National Institute on Aging Awards $3.6 Million Grant to Columbia Nursing to Study Racial and Ethnic Health Disparities in People with Dementia
The National Institute on Aging (NIA) has awarded a five-year, $3.6 million research grant to Columbia Nursing faculty member Lusine Poghosyan, Ph.D., for a study on the care of persons with dementia in nurse practitioner practices and on racial and ethnic health disparities. The research will run from September 15, 2020, until May 21, 2025.
The research will focus on communities and primary care practices where persons with dementia (PWD) receive care from nurse practitioners. Its objective is to produce evidence that will help design future systems and community interventions to ensure optimal care for minority elderly PWD.
“The number of nurse practitioners is growing, and they are capable of delivering high-quality care to community-dwelling dementia patients, to help them live at home,” says Poghosyan. “Our study will show for the first time how to improve the clinics where nurse practitioners take care of dementia patients and assure that all patients, regardless of race and ethnicity, receive high-quality care”.
“Racial and ethnic health disparities are among the most persistent challenges facing our health care system, and eliminating them is a national priority,” Poghosyan adds. “Assuring high-quality, safe care for dementia patients will also reduce the burden on family caregivers.”
Assuring the Best Care for a Growing Patient Population
More than 5.7 million Americans are living with Alzheimer’s disease and related dementias; this number is expected to double by 2030 and triple by 2050. Racial and ethnic minorities suffer from such conditions disproportionality. Minority persons with dementia often lack high-quality continuous primary care and have poor outcomes, such as high rates of hospitalization and emergency department use.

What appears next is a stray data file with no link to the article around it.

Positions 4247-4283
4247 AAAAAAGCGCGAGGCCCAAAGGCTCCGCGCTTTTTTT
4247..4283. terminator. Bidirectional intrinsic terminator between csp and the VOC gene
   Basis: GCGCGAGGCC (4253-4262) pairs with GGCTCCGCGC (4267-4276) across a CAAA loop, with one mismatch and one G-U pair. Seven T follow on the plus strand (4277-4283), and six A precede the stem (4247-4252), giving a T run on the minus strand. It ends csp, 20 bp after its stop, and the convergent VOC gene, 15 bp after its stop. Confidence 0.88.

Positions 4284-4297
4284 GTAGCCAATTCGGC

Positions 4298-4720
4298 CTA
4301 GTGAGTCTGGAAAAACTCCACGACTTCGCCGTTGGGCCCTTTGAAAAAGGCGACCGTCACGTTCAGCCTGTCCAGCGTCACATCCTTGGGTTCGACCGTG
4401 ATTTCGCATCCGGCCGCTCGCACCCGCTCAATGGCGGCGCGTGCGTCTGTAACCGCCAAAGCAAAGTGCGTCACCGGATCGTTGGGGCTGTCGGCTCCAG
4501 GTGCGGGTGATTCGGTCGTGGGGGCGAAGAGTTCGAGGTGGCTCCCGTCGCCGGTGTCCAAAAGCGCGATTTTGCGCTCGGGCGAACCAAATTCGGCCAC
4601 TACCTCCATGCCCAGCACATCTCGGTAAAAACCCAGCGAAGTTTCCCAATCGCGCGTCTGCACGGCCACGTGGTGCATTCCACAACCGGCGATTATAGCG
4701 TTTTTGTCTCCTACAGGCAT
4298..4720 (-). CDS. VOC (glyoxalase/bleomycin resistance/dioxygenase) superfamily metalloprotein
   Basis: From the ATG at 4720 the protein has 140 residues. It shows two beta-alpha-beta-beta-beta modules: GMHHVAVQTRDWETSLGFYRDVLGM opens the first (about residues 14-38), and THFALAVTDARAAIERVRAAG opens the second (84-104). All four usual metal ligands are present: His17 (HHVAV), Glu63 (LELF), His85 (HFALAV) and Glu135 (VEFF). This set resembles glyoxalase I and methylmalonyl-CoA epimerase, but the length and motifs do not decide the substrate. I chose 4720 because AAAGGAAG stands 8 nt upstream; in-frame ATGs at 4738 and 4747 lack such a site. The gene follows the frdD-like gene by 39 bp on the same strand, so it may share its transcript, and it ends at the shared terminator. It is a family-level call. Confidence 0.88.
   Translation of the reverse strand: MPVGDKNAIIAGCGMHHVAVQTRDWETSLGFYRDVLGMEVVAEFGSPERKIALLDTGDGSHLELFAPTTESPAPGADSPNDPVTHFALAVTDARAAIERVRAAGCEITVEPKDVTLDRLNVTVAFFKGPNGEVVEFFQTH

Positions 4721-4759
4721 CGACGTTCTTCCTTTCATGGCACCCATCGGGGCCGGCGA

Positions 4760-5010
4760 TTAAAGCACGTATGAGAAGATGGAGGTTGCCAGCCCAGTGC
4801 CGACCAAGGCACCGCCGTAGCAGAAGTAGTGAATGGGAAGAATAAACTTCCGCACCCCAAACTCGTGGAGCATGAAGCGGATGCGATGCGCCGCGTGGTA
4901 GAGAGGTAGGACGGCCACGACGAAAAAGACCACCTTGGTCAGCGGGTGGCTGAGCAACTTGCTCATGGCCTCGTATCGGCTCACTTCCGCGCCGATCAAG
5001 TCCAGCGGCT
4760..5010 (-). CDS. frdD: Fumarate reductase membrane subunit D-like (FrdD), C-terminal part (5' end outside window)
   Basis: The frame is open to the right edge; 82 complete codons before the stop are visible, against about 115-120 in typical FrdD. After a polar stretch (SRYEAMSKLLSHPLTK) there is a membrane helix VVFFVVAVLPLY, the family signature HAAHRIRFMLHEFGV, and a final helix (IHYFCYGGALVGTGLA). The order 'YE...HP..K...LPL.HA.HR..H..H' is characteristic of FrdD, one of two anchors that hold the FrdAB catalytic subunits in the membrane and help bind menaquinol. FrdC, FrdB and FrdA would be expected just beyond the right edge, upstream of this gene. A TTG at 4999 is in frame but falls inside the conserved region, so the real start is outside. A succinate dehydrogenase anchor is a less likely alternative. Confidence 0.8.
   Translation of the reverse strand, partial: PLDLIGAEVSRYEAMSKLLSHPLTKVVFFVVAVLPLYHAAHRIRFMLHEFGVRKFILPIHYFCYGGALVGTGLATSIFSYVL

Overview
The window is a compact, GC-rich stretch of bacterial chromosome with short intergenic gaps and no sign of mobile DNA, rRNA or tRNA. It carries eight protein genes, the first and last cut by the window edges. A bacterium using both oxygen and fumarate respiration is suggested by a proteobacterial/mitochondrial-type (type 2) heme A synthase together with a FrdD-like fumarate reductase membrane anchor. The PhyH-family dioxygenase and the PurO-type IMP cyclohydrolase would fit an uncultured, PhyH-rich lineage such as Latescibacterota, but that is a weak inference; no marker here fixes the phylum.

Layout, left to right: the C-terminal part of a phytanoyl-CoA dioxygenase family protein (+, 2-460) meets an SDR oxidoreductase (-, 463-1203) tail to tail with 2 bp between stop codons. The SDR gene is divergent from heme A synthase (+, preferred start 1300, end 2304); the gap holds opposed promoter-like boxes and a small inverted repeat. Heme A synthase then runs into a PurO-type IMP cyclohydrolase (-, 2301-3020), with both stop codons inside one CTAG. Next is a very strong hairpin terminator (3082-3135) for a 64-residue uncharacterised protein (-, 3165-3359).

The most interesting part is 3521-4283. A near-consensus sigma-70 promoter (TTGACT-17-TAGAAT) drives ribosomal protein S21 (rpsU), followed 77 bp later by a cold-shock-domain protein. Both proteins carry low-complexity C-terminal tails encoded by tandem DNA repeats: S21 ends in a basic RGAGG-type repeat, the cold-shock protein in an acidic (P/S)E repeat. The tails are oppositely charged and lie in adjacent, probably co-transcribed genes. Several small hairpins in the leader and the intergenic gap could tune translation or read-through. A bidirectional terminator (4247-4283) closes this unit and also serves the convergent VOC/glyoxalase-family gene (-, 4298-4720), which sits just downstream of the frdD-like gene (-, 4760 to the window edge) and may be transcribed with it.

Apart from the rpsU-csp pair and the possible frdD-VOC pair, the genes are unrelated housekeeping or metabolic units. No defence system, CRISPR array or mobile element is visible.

Policymakers caution that health disparities will widen as we face a shortage of primary care physicians. Nurse practitioners, the fastest growing primary care workforce, are mitigating these challenges. Yet little is known about how to optimize primary care practices employing nurse practitioners, which often lack the organization and structure needed to ensure continuity of care and better outcomes for minority PWD. And there’s little guidance on how to improve community resources to help.
The current absence of such data underscores the rationale behind Columbia Nursing’s recent establishment of the Center for Research on People of Color (CRPC). The CRPC grew out of society’s growing demands of health equity and justice; it will offer multidisciplinary resources for research and educational programming designed to address injustices in health care that disproportionately affect communities of color — like Poghosyan’s study.
“Over the next five years, we will be engaged in collecting new data from nurse practitioners themselves, as well as data from Medicare, to produce much-needed evidence,” Poghosyan explains. “We will also interview nurse practitioners to understand the challenges they face in delivering care to dementia patients, particularly to minorities, and how to better eliminate clinic and community barriers. Our mixed-method national study will fill this gap.”
About Lusine Poghosyan
Lusine Poghosyan, Ph.D., M.P.H., R.N., F.A.A.N., is the Stone Foundation and Elise D. Fish Professor of Nursing at Columbia University School of Nursing. She is also the chair of the Primary Care Expert Panel at the American Academy of Nursing, and a Fellow of the American Academy of Nursing and the New York Academy of Medicine.
Poghosyan is nationally and internationally recognized as a health services researcher with expertise in studying primary care organizations, workforce issues, teamwork, and quality of patient care, especially regarding care of chronic diseases. Her research produces evidence about how to optimally utilize nurse practitioners as primary care providers and build primary care teams to assure that patients, particularly racial and ethnic minorities and those living in underserved areas, have access to timely, high-quality, safe primary care.